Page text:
Malaitan Kastom in historical perspective

Event details

SSGM Seminar Series

Date & time

Thursday 07 November 2013
3pm–4pm

Venue

Law Link Lecture Theatre, ANU College of Law (7), Fellows Road, ANU
ANU Canberra

Speaker

David Akin, University of Michigan

Contacts

Louana Gaffey
+61 2 6125 8244

Abstract

In the 1930s, colonial officers in the British Solomon Islands Protectorate began implementing a system of €œnative administration€ that loosely followed models of indirect rule from Africa. It centered on €œnative councils€ and €œnative courts€ whose operations were grounded in €œnative custom€. 

In this talk David Akin will examine how this scheme played out on the island of Malaita, where it met the most difficulties. One fundamental problem for officers was that most €œcustom€"which they conceived as enduring indigenous ways whose origins pre-dated European's arrival"had by the 1930s been largely forgotten, and in any case retained little relevance for Malaitans. Another was that officers' possessed remarkably little knowledge about Malaitans' daily lives either past or present. The €œcustom€ of indirect rule was thus set down on Malaita as an empty vessel, and Malaitans took the opportunity to fill it with contents of their own liking, which they called kastom. This term subsequently became the name for the ideology of the post-war Maasina Rule movement, which rejected colonial domination and sought a radical transformation of Malaitan society according to Malaitan sensibilities. Today, kastom remains for many Malaitans a vibrant political ideology, but outsiders, unaware of its history and meanings, still often misunderstand it in much the way that BSIP officers once did, as merely a Pijin gloss for €œcustom€ or €œculture€. Such ahistorical misreadings confuse political situations in which Malaitans, and sometimes other Solomon Islanders, are key players.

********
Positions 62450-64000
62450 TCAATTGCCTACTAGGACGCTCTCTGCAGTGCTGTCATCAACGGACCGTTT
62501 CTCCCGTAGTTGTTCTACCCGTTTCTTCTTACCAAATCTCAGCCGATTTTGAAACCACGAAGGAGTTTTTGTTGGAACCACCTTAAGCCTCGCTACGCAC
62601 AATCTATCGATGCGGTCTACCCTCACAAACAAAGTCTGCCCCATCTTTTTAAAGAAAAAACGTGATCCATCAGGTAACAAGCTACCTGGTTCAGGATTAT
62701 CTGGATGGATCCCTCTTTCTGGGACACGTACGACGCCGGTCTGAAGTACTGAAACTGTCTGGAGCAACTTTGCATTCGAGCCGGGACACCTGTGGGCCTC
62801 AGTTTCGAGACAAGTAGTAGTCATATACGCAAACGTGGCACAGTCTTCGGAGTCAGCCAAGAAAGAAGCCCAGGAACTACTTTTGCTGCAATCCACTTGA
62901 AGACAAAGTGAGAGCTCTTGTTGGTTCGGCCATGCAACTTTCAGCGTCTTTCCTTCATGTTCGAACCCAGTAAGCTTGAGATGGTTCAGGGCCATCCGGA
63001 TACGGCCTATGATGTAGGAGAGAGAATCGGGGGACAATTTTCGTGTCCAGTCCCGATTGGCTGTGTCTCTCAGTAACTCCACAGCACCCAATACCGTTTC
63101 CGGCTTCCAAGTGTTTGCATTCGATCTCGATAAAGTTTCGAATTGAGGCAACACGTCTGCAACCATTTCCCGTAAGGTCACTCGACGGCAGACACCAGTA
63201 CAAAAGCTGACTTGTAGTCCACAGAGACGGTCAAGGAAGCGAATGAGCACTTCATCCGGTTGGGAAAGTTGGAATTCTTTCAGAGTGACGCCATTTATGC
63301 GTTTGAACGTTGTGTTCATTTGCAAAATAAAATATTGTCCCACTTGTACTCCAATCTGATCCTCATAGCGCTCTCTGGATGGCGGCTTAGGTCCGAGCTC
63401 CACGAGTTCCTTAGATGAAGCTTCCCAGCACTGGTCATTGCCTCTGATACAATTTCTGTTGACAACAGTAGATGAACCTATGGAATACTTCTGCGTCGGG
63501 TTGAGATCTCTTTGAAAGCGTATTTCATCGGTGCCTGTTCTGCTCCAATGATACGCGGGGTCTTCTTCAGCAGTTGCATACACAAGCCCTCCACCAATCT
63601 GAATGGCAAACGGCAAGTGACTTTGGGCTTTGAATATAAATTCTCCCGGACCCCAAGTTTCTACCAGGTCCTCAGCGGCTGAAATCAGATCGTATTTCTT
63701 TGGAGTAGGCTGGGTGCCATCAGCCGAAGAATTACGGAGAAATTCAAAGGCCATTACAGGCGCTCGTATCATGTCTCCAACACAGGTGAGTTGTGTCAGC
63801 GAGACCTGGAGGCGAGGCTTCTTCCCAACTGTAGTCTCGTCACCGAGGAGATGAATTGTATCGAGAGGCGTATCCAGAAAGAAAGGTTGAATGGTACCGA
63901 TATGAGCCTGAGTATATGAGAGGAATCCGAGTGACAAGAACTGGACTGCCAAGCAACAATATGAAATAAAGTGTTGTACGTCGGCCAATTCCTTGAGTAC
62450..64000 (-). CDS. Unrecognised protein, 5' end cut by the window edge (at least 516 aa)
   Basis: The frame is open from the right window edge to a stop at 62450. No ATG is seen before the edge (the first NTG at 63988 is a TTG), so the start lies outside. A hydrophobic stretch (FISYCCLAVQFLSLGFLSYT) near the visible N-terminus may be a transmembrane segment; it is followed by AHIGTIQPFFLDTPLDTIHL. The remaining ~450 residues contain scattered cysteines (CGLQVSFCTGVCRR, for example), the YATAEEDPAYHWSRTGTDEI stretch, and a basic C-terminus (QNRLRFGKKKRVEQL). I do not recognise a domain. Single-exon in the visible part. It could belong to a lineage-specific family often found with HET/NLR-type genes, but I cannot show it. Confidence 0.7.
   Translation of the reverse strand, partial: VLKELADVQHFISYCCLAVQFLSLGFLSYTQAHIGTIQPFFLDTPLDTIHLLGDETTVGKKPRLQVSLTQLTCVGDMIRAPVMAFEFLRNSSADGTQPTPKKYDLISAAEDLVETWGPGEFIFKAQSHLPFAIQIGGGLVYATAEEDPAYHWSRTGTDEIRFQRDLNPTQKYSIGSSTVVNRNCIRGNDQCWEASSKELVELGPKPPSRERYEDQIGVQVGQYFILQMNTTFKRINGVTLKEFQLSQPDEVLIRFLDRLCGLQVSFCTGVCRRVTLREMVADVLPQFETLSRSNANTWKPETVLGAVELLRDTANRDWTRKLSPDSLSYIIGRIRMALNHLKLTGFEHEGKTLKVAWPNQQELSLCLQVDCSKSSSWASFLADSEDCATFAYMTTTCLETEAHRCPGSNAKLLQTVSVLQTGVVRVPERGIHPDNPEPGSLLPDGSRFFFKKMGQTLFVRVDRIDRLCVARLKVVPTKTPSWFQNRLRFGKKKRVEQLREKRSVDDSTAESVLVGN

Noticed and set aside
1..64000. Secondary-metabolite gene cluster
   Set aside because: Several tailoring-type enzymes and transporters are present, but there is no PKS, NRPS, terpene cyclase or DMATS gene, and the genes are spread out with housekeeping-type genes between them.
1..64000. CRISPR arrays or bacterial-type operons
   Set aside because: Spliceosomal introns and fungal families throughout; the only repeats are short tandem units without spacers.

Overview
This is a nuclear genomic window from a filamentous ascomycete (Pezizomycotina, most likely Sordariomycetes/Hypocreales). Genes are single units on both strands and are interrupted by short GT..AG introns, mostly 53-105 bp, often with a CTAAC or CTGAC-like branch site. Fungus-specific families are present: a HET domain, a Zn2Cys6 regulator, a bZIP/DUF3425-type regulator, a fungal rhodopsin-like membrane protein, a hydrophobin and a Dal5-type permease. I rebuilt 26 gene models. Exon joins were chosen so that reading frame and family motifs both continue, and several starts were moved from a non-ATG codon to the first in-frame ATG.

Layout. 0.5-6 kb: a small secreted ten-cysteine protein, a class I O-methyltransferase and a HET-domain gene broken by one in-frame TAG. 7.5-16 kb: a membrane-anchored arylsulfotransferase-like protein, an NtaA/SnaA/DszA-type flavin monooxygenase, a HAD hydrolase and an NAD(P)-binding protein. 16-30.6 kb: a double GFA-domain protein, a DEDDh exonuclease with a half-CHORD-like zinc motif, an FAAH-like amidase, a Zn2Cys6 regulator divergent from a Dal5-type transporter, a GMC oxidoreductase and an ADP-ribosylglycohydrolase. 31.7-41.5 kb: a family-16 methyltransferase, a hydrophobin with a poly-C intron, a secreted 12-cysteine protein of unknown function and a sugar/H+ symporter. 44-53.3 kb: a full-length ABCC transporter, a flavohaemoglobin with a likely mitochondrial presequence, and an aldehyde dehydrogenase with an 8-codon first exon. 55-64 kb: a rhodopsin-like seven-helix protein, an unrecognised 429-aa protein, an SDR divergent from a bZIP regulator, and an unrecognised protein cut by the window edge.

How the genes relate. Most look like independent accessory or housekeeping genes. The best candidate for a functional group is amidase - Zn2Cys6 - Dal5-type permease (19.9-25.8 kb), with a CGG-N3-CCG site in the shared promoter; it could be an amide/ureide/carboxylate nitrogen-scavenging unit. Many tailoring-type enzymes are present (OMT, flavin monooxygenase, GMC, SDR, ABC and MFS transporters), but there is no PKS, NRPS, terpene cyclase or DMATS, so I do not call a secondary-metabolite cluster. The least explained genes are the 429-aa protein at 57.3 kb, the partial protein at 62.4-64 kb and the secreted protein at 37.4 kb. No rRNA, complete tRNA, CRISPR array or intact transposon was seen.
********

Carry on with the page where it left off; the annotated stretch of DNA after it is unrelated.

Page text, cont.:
About the Speaker

David Akin is an anthropologist and independent scholar living in Ann Arbor, Michigan. He is managing editor of the journal Comparative Studies in Society and History and teaches at the University of Michigan. Since 1979 he has spent several years living with Kwaio people of inland Malaita. His publications include studies of spirits, ancestral taboos, politics, currencies and exchange, dispute management, suicide, art, educational development, anthropological data repatriation, and colonial history. He has just published Colonialism, Maasina Rule, and the Origins of Malaitan Kastom (University of Hawai`i Press, 2013), and is writing a book about changing women's taboos in Kwaio.

This event is held in conjunction with the Solomon Islands in Transition Workshop, 4 - 5 November.

All Welcome.

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